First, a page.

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Pomona Officers Charged With Covering Up Beating Of Teenager At L.A. County Fair

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Federal prosecutors have charged three Pomona police officers with attempting to cover up the 2015 beating of a teenager at the L.A. County Fair, the U.S. Department of Justice announced Thursday.

The incident, which was captured on video (reproduced and uploaded on YouTube here), shows an officer grabbing a male from behind and spinning him around. The officer then throws two punches at the male before a group of three other officers come in to help tackle the male to the ground. One of the officers appears to swing a baton at the male’s legs.

The male has been identified as Christian Aguilar; while he is not named in court papers because he is a minor, he and his family have spoken out about the incident before.

According to the DOJ, Pomona Police Department Corporal Chad Kenneth Jensen, 50, was charged Thursday with deprivation of rights under color of law for allegedly beating the minor victim. An indictment said that Jensen violated the victim’s constitutional rights, which include the right to be free from the use of unreasonable and unnecessary force, adding that the assault led to bodily injury.

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Jensen and his partner Prince Taylor Hutchinson, 31, were both charged in preparing falsified reports. The indictment says that Jensen wrote in a report that the male had attempted to punch Jensen in the face—while the video doesn’t show what had preceded the moment that was captured, it doesn’t appear that the Aguilar had hit back at the officer during the altercation. The indictment adds that, in separate falsified reports, Jensen and Hutchinson said that Aguilar had come within “arm’s reach” of another officer who was escorting another person who’d been placed under arrest, apparently in an attempt to “incite unrest among at the crowd,” according to the DOJ.

PPD Sergeant Michael Timothy Neaderbaomer, 49, is charged with obstruction of justice for allegedly trying to “intimidate and corruptly persuade” Aguilar and his family from reporting the incident. Prosecutors say that Neaderbaomer told Aguilar’s mother that they had a video showing her son trying to hit Jensen, and that Aguilar would have to meet with officials alone if he wanted to file a complaint (this claim is false and a violation of PPD policy). Neaderbaomer is also charged with lying to FBI agents, as he’d allegedly told them that he’d never had that exchange with Aguilar’s mother, according to the L.A. Times.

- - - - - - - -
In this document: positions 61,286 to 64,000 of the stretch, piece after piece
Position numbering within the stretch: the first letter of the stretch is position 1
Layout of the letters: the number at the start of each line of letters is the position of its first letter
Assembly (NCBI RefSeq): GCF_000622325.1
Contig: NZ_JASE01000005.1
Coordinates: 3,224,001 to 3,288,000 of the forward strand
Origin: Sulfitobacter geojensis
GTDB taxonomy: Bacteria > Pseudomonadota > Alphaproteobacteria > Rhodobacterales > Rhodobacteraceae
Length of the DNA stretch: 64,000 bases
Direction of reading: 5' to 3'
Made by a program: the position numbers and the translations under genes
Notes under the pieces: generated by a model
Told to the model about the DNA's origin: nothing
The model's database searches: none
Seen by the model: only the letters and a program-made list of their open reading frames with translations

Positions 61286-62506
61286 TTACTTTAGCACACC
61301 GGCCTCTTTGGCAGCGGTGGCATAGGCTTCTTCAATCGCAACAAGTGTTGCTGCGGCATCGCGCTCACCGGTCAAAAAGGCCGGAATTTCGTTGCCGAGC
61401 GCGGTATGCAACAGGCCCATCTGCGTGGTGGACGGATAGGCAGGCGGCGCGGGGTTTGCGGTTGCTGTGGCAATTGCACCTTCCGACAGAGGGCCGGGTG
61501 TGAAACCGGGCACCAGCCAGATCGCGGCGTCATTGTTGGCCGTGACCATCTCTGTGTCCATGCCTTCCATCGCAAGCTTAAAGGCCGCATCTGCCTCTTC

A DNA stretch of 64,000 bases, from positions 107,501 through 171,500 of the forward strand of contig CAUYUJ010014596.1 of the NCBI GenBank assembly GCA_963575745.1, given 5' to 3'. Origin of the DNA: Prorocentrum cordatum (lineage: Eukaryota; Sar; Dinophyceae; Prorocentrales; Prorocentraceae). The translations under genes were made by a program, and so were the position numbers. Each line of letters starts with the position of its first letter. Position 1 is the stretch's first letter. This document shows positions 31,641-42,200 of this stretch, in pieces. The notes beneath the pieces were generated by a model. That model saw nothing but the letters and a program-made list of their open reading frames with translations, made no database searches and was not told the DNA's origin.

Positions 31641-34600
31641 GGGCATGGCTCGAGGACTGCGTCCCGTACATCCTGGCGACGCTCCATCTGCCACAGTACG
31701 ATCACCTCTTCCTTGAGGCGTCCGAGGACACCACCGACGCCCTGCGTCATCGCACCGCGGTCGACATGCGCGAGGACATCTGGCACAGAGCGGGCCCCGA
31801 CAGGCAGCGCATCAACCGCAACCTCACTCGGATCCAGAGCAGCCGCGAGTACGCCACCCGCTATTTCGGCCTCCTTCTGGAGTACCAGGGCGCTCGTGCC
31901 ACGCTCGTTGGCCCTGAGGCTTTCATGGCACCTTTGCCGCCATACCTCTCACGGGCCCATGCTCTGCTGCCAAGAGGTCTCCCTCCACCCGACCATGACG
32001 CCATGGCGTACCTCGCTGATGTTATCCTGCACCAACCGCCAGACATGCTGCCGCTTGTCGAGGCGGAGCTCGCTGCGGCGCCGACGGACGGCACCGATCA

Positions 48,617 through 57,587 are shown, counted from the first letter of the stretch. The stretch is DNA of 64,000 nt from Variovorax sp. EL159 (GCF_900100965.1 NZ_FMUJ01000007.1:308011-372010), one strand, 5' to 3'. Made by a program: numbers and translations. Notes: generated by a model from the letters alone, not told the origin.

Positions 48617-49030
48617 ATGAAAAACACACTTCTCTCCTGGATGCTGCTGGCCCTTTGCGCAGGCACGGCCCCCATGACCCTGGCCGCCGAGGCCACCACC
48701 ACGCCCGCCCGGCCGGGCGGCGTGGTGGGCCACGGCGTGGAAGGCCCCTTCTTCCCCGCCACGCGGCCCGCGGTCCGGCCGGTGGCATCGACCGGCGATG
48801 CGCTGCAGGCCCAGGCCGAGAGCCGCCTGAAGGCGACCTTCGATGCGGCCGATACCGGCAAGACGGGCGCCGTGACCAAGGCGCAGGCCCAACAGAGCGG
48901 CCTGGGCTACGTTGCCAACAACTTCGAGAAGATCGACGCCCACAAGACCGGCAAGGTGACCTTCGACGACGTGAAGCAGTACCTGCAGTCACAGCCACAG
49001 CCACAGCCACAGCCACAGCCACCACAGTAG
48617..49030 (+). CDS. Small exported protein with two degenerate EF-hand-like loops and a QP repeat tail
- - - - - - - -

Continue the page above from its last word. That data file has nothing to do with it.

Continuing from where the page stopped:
As stated at NBC 4, the allegations stem from an incident where Aguilar’s father—Ignacio— was detained at the Fair on suspicion of public intoxication. Aguilar followed the officer and his father and began filming them with his camera phone. The Times reports that a cousin of Aguilar’s was also detained. Aguilar’s lawyer told the Times that Aguilar was standing 10 to 15 feet away from them, and not the “arm’s reach” that Jensen had allegedly described in his report.

Michael Schwartz, an attorney representing Jensen, told the Times that the video of the incident shows “a small window into the entire event.”

According to a statement released by PPD Police Chief Paul J. Capraro, all three officers remain on administrative leave. “The Pomona Police Department will continue to fully cooperate with the US DOJ, as it had since the beginning of their investigation,” said Capraro.

All three officers pleaded not guilty on Thursday and were released on $50,000 bond. If convicted on all charges, Jensen would face a maximum sentence of 50 years, Hutchinson would face up to 40 years, and Neaderbaomer would be subject to a statutory maximum sentence of 30 years.

A trial has been scheduled for December 19.

Aguilar and his family filed a lawsuit against Pomona police in 2016; the city later paid $500,000 as part of a settlement, according to the Associated Press.